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I'm developing an RTS game and I would like to add sounds to it. My choice has landed on OpenAL. I have plenty of units which from time to time make sounds: fSound.Play(sfx_shoot, location). Sounds often repeat, e.g. when squad of archers shoots arrows, but they are not synced with each other.

My questions are:

  • What is the common design pattern to play multiple sounds in OpenAL, when some of them are duplicate?
  • What are the hardware limitations on sounds count and tricks to overcome them?
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2 Answers 2

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For every sound you'll have a buffer. Multiple sources can reference the same buffer.

So for example you'd have a buffer that was loaded from 'archerShot.wav' and all the archers can reference this.

In terms of design patterns there's a variety of solutions. One is the Publisher/subscriber pattern (wikipedia). The individual game objects can contain a sound enumeration variable (that can represent a variety of sounds) which would be picked up by the sound system and played after every frame. The advantage of doing it this way is that the sound system is not coupled to the entities - just like how you can separate the rendering of an entity from its logic.

This link may be of use (a thread on gamedev.net forums).

Hardware Limitations: This is very dependant on your target hardware and I don't think there is a general answer. The iPad and iPhone can only play one compressed buffer at a time. If you allow the users to play their music on the device this means you can't rely on being able to play any compressed sound buffers.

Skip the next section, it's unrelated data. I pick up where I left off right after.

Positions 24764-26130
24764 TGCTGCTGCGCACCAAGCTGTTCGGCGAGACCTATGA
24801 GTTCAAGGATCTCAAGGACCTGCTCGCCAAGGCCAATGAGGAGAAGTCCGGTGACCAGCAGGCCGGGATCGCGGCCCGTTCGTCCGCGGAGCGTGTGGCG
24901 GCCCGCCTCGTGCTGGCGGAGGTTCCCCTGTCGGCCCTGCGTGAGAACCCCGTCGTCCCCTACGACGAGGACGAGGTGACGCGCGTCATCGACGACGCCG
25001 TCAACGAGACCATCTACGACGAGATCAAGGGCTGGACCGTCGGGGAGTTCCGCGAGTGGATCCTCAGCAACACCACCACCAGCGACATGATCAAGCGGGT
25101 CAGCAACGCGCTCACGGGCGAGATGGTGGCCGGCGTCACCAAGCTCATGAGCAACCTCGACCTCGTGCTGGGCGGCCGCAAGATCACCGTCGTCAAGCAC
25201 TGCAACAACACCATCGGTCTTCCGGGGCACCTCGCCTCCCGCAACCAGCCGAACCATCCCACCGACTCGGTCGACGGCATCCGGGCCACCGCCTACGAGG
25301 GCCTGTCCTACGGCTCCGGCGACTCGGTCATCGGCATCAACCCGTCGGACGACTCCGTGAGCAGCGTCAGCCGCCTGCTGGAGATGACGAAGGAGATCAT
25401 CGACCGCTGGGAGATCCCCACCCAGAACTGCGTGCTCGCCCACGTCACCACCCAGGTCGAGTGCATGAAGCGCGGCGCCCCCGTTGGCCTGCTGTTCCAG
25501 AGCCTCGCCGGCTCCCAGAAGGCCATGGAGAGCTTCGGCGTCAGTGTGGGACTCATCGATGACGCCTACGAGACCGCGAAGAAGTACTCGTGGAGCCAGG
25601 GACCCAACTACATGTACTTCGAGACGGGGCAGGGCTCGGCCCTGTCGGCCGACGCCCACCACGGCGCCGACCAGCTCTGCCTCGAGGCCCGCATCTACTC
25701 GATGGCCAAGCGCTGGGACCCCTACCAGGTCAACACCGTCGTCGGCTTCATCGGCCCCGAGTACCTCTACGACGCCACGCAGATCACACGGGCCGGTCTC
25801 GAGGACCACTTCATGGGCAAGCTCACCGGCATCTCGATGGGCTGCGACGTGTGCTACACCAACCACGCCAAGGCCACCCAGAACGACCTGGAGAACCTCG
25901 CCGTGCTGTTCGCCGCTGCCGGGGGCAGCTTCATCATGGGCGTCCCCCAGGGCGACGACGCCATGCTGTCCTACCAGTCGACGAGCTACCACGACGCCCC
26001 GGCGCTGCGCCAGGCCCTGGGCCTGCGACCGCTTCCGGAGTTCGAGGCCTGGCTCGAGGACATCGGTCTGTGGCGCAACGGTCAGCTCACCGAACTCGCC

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I use a Pool pattern.

On iOS there is a maximum of 32 sound sources playing at one time. So at program start, I create 32 ALSources (the ALSourcePool), and when a new sound needs to play, it asks the Pool for a SoundSource to use.

If there are no free sources, one of the playing sources is stopped and that source is given to the caller.

Another level of management is to classify the pool into groups. Voice-over should never be cut off by an archer's bow being let, so I am going to designate, say sources 1-8 for "unit sfx", 8-12 for explosions ... and reserve sources 30-31 for voice comments (so in game voice notices are never overridden by any other sound).

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